OPINION AND ORDER
PAUL R. CHERRY, Magistrate Judge.
This matter is before the Court on Defendant's Motion for Summary Judgment [DE 19], filed by Defendant Unites States Steel Corporation ("U.S. Steel") on March 15, 2017. For the reasons set forth below, Defendant's Motion for Summary Judgment is granted.
Plaintiffs Jesus and Rosa Diaz initiated this personal injury action by filing a Complaint in Lake County, Indiana, Superior Court on November 17, 2014. U.S. Steel filed an Answer on May 13, 2015. On August 31, 2015, U.S. Steel removed this case to this Court on the basis of federal jurisdiction due to diversity of citizenship.
The case proceeded through discovery. On March 15, 2017, U.S. Steel filed the instant Motion for Summary Judgment. The Diazes did not file a timely response to the Motion. The Motion is ripe for ruling.
The parties orally agreed on the record to have this case assigned to a United States Magistrate Judge to conduct all further proceedings and to order the entry of a final judgment in this case. Therefore, this Court has jurisdiction to decide this case pursuant to 28 U.S.C. § 636(c).
STANDARD OF REVIEW
The Federal Rules of Civil Procedure require that a motion for summary judgment be granted "if the movant shows that there is no genuine dispute as to any material fact and the movant is entitled to judgment as a matter of law." Fed. R. Civ. P. 56(a). Rule 56 "mandates the entry of summary judgment, after adequate time for discovery and upon motion, against a party who fails to make a showing sufficient to establish the existence of an element essential to that party's case, and on which that party will bear the burden of proof at trial." Celotex Corp. v. Catrett, 477 U.S. 317, 322 (1986). "Summary judgment is appropriate when no material fact is disputed and the moving parties are entitled to judgment as a matter of law, meaning that no reasonable jury could find for the other party based on the evidence in the record." Carman v. Tinkes, 762 F.3d 565, 566 (7th Cir. 2014).
A party seeking summary judgment bears the initial responsibility of informing the court of the basis for its motion and identifying those portions of the pleadings, depositions, answers to interrogatories, and admissions on file, together with the affidavits, if any, that it believes demonstrate the absence of a genuine issue of material fact. See Celotex, 477 U.S. at 323; Fed. R. Civ. P. 56 (a), (c). The moving party may discharge its initial responsibility by simply "`showing'—that is, pointing out to the district court—that there is an absence of evidence to support the nonmoving party's case." Celotex, 477 U.S. at 325; see also Spierer v. Rossman, 798 F.3d 502, 508 (7th Cir. 2015). When the nonmoving party would have the burden of proof at trial, the moving party is not required to support its motion with affidavits or other similar materials negating the opponent's claim. Celotex, 477 U.S. at 323, 325; Spierer, 798 F.3d at 507-08; Modrowski v. Pigatto, 712 F.3d 1166, 1168-69 (7th Cir. 2013).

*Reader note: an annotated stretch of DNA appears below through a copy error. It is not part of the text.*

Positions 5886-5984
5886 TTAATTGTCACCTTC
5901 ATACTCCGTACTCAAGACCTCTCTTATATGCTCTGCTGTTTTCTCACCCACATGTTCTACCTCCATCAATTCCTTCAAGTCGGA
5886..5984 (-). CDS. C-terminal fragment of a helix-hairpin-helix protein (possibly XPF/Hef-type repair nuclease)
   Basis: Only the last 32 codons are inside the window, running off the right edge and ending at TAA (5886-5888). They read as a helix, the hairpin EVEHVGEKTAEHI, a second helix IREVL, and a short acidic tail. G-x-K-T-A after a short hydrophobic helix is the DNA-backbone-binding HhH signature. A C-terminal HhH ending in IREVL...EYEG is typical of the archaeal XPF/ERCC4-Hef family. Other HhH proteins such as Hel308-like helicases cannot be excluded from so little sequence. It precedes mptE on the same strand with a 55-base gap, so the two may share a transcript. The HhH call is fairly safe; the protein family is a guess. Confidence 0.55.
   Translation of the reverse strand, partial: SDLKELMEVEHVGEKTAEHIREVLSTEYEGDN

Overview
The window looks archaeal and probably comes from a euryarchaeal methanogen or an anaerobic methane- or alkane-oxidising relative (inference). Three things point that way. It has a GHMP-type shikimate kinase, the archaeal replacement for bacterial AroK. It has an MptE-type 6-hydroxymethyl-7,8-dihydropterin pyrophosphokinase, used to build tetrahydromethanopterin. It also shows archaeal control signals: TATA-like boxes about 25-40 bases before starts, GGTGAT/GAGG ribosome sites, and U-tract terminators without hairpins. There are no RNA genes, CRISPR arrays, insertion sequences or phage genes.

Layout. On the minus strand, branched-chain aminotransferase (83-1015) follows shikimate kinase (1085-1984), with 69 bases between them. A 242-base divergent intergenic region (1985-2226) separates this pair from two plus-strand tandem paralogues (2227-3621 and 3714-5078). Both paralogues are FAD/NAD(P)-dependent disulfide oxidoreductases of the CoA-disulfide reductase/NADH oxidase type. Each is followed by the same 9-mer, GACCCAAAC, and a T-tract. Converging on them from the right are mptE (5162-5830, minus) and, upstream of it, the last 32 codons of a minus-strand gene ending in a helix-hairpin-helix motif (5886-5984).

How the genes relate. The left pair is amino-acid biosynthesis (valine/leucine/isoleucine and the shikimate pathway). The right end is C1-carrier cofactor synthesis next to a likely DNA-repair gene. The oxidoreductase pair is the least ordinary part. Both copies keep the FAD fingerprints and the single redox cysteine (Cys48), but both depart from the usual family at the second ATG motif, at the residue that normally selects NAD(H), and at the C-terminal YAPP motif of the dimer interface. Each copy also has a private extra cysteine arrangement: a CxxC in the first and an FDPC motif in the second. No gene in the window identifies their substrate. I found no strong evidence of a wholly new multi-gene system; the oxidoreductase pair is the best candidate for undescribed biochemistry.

"Once the moving party puts forth evidence showing the absence of a genuine dispute of material fact, the burden shifts to the non-moving party to provide evidence of specific facts creating a genuine dispute." Carroll v. Lynch, 698 F.3d 561, 564 (7th Cir. 2012). The non-moving party cannot resist the motion and withstand summary judgment by merely resting on his pleadings. See Fed. R. Civ. P. 56(c)(1), (e); Flint v. City of Belvidere, 791 F.3d 764, 769 (7th Cir. 2015) (citing Anderson v. Liberty Lobby, Inc., 477 U.S. 242, 248 (1986)). The nonmoving party must "do more than simply show that there is some metaphysical doubt as to the material facts." Matsushita Elec. Indus. Co. v. Zenith Radio Corp., 475 U.S. 574, 586-87 (1986) (quoting Fed. R. Civ. P. 56(e) (1986)). Rule 56(e) provides that "[i]f a party fails to properly support an assertion of fact or fails to properly address another party's assertion of fact as required by Rule 56(c), the court may . . . consider the fact undisputed for purposes of the motion [or] grant summary judgment if the motion and supporting materials—including the facts considered undisputed—show that the movant is entitled to it . . . ." Fed. R. Civ. P. 56(e); see also Anderson, 477 U.S. at 248-50.
In viewing the facts presented on a motion for summary judgment, a court must construe all facts in a light most favorable to the non-moving party and draw all legitimate inferences in favor of that party. See Anderson, 477 U.S. at 255; McDowell v. Vill. of Lansing, 763 F.3d 762, 764, 765 (7th Cir. 2014); Srail v. Vill. of Lisle, 588 F.3d 940, 948 (7th Cir. 2009). A court's role is not to evaluate the weight of the evidence, to judge the credibility of witnesses, or to determine the truth of the matter, but instead to determine whether there is a genuine issue of triable fact. See Anderson, 477 U.S. at 249-50.